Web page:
Watching the video and trying to read the articles, it appears that there is
no 'PIN' or some security code - simply having the camera is enough to make
all these purchases.
Have I missed the discussion on the security implications of this? I
presume that a cap on the purchase amount, combined with very fast
'reporting/freezing accounts', would limit the threat of potential damage
and are already being done?
Also - I am curious about the process/speed/cost of transferring the
account/handset to another handset. When being used for company ID/access
etc.., and with the speed in which Japanese consumers change their handsets,
they must be planning a simple (and affordable) process.
Reto - did you end up posting any blogging videos from your new phone yet?
I almost bought one of these phones for use in North America, but I haven't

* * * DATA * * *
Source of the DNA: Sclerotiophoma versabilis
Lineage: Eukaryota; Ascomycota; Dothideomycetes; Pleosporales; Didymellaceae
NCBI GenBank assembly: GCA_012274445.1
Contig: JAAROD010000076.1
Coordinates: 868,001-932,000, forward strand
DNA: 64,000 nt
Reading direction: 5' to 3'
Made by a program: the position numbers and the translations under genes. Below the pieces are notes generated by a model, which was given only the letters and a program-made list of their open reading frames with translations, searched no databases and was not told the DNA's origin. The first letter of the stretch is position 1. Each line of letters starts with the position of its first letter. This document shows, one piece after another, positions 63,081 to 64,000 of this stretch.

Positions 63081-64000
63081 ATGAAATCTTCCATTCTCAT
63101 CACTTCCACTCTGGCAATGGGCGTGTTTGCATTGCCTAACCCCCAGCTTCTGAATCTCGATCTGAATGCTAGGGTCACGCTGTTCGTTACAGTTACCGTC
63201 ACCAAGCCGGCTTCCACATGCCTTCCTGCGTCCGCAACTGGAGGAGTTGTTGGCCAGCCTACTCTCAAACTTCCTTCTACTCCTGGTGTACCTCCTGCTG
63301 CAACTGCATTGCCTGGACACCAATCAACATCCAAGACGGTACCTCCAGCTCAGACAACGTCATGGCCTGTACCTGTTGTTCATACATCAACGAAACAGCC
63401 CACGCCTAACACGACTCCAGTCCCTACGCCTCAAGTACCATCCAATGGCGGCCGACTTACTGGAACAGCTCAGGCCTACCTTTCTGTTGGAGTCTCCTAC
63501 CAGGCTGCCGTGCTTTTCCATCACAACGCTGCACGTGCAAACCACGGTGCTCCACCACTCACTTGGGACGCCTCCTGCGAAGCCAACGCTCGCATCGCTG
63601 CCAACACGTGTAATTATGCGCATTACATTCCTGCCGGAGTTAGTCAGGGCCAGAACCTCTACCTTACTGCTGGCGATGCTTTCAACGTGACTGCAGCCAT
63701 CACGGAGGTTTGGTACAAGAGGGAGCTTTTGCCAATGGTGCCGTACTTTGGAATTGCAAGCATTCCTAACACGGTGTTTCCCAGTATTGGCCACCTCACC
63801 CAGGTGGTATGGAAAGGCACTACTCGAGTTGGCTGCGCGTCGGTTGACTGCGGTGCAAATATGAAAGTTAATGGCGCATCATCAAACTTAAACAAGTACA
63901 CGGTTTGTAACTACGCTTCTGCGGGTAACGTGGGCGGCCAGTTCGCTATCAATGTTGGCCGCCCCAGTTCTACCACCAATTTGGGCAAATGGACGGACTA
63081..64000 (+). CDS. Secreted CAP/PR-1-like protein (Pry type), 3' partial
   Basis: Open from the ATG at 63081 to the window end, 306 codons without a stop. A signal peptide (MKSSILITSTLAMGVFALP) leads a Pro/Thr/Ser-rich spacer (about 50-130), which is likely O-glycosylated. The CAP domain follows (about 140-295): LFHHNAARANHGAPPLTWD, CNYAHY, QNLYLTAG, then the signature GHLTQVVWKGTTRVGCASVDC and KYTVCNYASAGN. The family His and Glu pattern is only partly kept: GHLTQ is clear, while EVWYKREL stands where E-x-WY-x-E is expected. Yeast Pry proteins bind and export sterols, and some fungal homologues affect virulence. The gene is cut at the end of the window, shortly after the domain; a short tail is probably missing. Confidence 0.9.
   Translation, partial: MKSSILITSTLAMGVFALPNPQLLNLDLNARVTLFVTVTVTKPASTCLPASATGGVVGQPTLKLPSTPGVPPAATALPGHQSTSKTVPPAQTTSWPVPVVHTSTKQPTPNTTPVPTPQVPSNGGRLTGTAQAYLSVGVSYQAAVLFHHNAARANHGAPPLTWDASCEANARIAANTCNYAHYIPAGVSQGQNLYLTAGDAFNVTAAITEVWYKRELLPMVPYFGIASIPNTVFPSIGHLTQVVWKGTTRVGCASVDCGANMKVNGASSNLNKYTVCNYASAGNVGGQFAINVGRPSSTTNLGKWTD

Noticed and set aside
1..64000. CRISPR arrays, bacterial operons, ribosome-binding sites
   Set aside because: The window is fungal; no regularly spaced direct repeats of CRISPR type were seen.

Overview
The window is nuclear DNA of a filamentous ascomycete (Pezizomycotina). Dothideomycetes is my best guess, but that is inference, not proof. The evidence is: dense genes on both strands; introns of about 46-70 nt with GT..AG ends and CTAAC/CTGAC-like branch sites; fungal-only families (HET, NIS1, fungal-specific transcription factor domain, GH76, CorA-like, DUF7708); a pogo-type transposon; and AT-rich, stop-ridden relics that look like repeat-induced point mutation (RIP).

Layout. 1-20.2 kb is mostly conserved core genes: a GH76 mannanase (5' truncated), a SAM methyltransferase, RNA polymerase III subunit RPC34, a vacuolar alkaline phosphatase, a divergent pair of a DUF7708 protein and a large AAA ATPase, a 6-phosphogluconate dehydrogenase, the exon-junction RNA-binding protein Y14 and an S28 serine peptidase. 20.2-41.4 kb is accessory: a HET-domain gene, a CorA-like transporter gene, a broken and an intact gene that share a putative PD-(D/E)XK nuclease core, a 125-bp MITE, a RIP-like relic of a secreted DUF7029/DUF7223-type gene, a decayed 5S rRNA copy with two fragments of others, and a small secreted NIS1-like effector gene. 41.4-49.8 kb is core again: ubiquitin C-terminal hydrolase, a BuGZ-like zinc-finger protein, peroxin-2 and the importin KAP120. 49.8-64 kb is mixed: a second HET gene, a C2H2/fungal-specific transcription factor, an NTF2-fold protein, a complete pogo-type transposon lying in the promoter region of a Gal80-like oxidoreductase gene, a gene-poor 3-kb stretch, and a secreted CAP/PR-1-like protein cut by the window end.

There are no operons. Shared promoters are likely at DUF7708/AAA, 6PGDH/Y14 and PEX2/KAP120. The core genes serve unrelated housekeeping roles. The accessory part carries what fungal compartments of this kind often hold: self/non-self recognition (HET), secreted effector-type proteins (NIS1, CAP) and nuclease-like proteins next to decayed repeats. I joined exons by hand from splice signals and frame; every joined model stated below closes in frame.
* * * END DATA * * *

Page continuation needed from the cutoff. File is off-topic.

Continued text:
heard any response from Vodafone about 'unlocking' them. (most providers
will unlock the phone for a fee, or after set number of months)
> -----Original Message-----
> From: keitai-l-bounce_at_appelsiini.net
> [mailto:keitai-l-bounce_at_appelsiini.net] On Behalf Of Reto Grob
> Sent: December 17, 2003 12:39 AM
> To: keitai-l_at_appelsiini.net
> Subject: (keitai-l) Re: Ultra-Handy Smart-Chip Phone
> ZDNet has the story about Edy (not Eddy ;), Felica and other
> applications right here with pictures:
> - Pay public transportations wireless
> - Tickets for concerts wireless
> - Payment (electronic money)
> - Loyalty cards (point systems ala Sakuraya)
> It is a very interesting development, especially from the
> political point of view.
> While Japan has a low credit card penetration, it could be
> the first country having wide spread use of electronic money.
Received on Thu Dec 18 15:15:11 2003